15. The view that the definition of 'foreign income' in subsection 6AB(1) does not include net capital gains assessed under Part 3-1 accords with the position expressed in Taxation Ruling IT 2562 at paragraph 3.[F2]
Foreign Tax - supporting meaning
"A reference in this Act to foreign tax is a reference to:
- tax imposed by a law of a foreign country, being:
- tax upon income; or
- tax upon profits or gains, whether of an income or capital nature; or
- tax deemed by section 160AFC to have been paid in respect of a dividend;
- any other tax, being a tax that is subject to an agreement having the force of law under the International Tax Agreements Act 1953.
17. The definition of 'foreign tax' refers to tax paid on income and profits or gains under a law of a foreign country. The definition is intended to be as broad as possible to cover all possible taxes imposed by the law of a foreign country on income that may be subject to tax in Australia.[F3] The definition must therefore cover amounts that are included in a taxpayer's assessable income either as ordinary or statutory income and enables tax paid on those amounts to fall within the definition of 'foreign tax'.
19. There is an argument that the definition of foreign income in subsection 6AB(1) should be limited to income according to ordinary concepts (called ordinary income) and those amounts of statutory income specifically referred to in the subsection (such as assessable amounts under section 456 of the ITAA 1936). As such, other amounts of statutory income not specifically referred to, such as attributed personal services income, do not fall within the definition of foreign income.
20. It is argued that the view is supported by the statutory construction of subsection 6AB(1). The first part of the definition of foreign income states that 'a reference in this Act to foreign income is a reference to income (including eligible termination payments as defined in subsection 27A(1)) derived from sources in a foreign country or foreign countries...'. It is argued that the words 'income derived' in this context should be read as being limited to ordinary income. Therefore, amounts specifically included in a taxpayer's assessable income under a statutory income provision such as subsection 86-15(1) that cannot be characterised as ordinary income fall outside the first part of the definition of foreign income. Notably, section 6-5 refers to 'ordinary income that is derived' whilst there is no corresponding requirement in section 6-10 for statutory income to be derived. The argument is that only ordinary income can be 'derived'.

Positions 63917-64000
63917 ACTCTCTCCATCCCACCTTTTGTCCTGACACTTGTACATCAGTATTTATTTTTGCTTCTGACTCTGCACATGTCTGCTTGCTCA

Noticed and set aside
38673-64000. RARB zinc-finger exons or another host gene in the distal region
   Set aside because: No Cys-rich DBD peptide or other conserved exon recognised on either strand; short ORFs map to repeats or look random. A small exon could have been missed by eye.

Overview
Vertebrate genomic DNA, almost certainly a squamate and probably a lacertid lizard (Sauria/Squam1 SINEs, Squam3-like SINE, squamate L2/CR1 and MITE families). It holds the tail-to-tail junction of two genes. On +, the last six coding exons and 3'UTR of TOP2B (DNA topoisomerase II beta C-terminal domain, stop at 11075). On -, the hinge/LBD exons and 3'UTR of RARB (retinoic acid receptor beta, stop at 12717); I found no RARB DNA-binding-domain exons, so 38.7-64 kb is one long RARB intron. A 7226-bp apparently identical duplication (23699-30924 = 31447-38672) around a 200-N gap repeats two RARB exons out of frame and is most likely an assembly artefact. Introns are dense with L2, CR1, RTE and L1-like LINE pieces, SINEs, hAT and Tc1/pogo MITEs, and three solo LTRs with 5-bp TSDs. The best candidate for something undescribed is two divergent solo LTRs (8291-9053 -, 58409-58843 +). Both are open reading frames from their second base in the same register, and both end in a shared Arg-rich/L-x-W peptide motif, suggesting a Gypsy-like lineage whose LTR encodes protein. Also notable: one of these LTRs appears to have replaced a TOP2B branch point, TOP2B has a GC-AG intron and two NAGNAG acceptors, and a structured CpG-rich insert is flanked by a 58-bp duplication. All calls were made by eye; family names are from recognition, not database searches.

21. It is further argued that the second part of the definition of foreign income complements the narrow view of the base definition of foreign income by 'including' certain amounts of assessable income that constitute statutory income. It is argued that because a number of specific sections creating statutory income are referred to expressly, by implication, other kinds of statutory income are excluded.
23. Firstly, the reference to the phrase 'income derived from sources in a foreign country' was intended to be interpreted broadly to include all forms of income, including statutory income - see paragraphs 8 to 10 of the explanation.
24. Secondly, the word 'derived' in the context of subsection 6AB(1) should not be read to refer only to amounts of ordinary income. It is relatively common to use 'derived' in reference to income generally. In some cases the usage is a reference to amounts included in assessable income generally, such as section 79D (except capital gains), and in other contexts, it may have different meanings, such as in section 128B where it refers to dividends and royalties which may not be ordinary income (see section 128A(1AA) which covers non-assessable, non exempt income under section 128D). 'Derived' is also used in relation to profits in a number of provisions which may go beyond ordinary income (for example, section 44(1) of ITAA 1936 and section 110-55(7)). Similarly it is used in relation to 'income, profits or gains' as in section 96C. In this particular context, the ATO considers that 'income derived' is a shorthand reference to an amount that is treated as some form of income for the purposes of income tax. The focus of the provision is on source, not the nature of income. The one exception is capital gains for reasons explained in paragraphs 11 to 15.
25. Thirdly, the ATO does not accept the view that the specific inclusion of some statutory provisions by implication excludes other kinds of statutory income not referred to. The inclusion by subsequent amendments of references to specific sections in subsection 6AB(1) was to deal with cases where it was desired to characterise an amount as foreign income, but the kind of income in question may in some cases have been Australian sourced under the judge made rules on source. In other words, the references to specific provisions are intended to deem the relevant income to be foreign where it is not, rather than deem it to be ordinary income where it is not.
With the introduction of the CFC measures, the FTCS was modified and certain new exemptions were introduced for the purposes of relief from double taxation.
Credit is available to a resident company for tax paid by a related CFC against any amount of the CFC's attributable income that is included in the resident company's assessable income. The credit is allowed on a similar basis as credit is allowed for taxes paid on dividends received by a resident company from a related foreign company.
Amounts of income of the CFC that have already been taxed in full in Australia - for example, Australian sourced income derived by a branch of the CFC and taxed by assessment in Australia - are excluded from the calculation of the CFC's attributable income.
Attributed income is treated as foreign income. The foreign tax and Australian tax paid by the CFC on that amount are creditable foreign taxes. This effectively allows any Australian withholding tax paid by the CFC to be creditable on attribution for foreign tax credit purposes if the resident taxpayer is entitled to a foreign tax credit.